Submarine in ice

Applied Physics Laboratory Ice Station (APLS) employee Keith Magness uses a chainsaw to cut through ice on the hatches of the Seawolf class submarine USS <a class="taxInlineTagLink" id="PLGEO100100200000000" title="Connecticut" href="/topic/us/connecticut-PLGEO100100200000000.topic">Connecticut</a> after the boat surfaced through Arctic sea ice during an exercise near the 2011 APLS camp north of Prudhoe Bay, <a class="taxInlineTagLink" id="PLGEO100101400000000" title="Alaska" href="/topic/us/alaska-PLGEO100101400000000.topic">Alaska</a>. The new digital "Deep Siren" tactical messaging system built by <a class="taxInlineTagLink" id="ORCRP012915" title="Raytheon Company" href="/topic/business/raytheon-company-ORCRP012915.topic">Raytheon Co</a> could revolutionize how military commanders stay in touch with submarines all over the world, allowing them to alert a submarine about an enemy ship on the surface or a new mission, without it needing to surface to periscope level, or 60 feet, where it could be detected by potential enemies.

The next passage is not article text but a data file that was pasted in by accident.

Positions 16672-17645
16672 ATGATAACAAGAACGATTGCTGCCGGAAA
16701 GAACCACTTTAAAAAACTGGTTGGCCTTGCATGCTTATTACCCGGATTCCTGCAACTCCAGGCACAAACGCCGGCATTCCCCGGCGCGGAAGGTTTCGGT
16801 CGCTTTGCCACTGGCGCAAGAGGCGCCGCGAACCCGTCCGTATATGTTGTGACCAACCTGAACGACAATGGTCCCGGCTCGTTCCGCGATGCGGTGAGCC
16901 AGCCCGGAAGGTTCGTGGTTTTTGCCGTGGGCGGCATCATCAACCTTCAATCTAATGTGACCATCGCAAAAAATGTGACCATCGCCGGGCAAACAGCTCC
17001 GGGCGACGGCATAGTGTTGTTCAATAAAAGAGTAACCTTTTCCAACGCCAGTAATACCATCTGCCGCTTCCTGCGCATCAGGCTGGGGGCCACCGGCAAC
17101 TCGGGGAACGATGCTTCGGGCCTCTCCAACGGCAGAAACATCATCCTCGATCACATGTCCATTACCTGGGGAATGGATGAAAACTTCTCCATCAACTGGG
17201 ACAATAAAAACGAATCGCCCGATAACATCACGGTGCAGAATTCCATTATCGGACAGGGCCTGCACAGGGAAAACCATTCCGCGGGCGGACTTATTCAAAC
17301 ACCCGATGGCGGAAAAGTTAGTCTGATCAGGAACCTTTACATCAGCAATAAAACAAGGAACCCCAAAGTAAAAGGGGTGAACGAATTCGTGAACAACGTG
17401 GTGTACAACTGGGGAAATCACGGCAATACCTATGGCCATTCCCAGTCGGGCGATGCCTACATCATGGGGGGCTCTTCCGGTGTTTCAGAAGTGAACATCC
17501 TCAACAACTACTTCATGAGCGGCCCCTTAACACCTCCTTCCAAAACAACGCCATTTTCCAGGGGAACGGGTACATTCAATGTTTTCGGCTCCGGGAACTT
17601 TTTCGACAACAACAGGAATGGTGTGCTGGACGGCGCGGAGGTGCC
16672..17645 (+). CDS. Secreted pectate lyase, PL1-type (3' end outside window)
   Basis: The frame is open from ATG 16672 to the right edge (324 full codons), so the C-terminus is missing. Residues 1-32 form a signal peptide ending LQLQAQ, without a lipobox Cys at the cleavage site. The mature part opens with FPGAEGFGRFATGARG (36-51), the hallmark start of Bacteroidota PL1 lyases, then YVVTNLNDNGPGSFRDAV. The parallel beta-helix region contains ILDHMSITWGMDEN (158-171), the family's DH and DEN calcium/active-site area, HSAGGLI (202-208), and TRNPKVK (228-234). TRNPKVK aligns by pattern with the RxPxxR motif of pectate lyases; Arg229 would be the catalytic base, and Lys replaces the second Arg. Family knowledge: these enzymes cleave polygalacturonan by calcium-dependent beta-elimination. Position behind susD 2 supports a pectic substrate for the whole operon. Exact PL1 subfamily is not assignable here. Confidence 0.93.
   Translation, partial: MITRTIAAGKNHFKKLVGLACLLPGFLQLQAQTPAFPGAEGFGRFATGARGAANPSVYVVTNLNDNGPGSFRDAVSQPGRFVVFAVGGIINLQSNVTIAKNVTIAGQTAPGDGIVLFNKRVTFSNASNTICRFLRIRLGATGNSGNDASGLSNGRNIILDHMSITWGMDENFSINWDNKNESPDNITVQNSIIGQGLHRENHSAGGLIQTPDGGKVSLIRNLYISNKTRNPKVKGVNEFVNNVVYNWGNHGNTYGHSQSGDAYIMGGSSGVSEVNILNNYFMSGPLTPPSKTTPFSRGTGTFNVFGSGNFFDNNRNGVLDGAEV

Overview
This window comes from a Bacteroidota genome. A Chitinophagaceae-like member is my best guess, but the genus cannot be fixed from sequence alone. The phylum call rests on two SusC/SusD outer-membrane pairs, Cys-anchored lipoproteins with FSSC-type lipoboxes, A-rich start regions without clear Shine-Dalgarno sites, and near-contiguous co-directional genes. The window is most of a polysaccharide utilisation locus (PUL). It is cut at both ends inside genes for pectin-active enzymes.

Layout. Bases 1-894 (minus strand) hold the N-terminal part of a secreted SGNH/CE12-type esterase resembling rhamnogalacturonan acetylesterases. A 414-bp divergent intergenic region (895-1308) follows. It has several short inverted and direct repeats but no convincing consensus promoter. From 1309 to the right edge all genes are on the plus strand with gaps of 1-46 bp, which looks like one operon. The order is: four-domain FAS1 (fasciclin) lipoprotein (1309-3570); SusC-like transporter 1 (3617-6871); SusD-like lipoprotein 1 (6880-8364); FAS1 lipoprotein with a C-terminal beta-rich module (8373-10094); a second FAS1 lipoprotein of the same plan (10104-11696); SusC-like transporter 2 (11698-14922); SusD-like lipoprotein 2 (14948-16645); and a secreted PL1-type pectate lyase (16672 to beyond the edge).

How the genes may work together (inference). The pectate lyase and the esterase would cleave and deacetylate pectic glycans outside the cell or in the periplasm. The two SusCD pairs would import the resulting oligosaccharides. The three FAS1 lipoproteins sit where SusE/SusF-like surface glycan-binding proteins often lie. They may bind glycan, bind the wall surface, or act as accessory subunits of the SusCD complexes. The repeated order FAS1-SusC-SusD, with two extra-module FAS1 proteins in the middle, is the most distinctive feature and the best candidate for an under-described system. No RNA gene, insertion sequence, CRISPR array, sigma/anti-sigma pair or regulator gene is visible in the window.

( Reuters photo / March 23, 2011 )

Applied Physics Laboratory Ice Station (APLS) employee Keith Magness uses a chainsaw to cut through ice on the hatches of the Seawolf class submarine USS Connecticut after the boat surfaced through Arctic sea ice during an exercise near the 2011 APLS camp north of Prudhoe Bay, Alaska. The new digital "Deep Siren" tactical messaging system built by Raytheon Co could revolutionize how military commanders stay in touch with submarines all over the world, allowing them to alert a submarine about an enemy ship on the surface or a new mission, without it needing to surface to periscope level, or 60 feet, where it could be detected by potential enemies.

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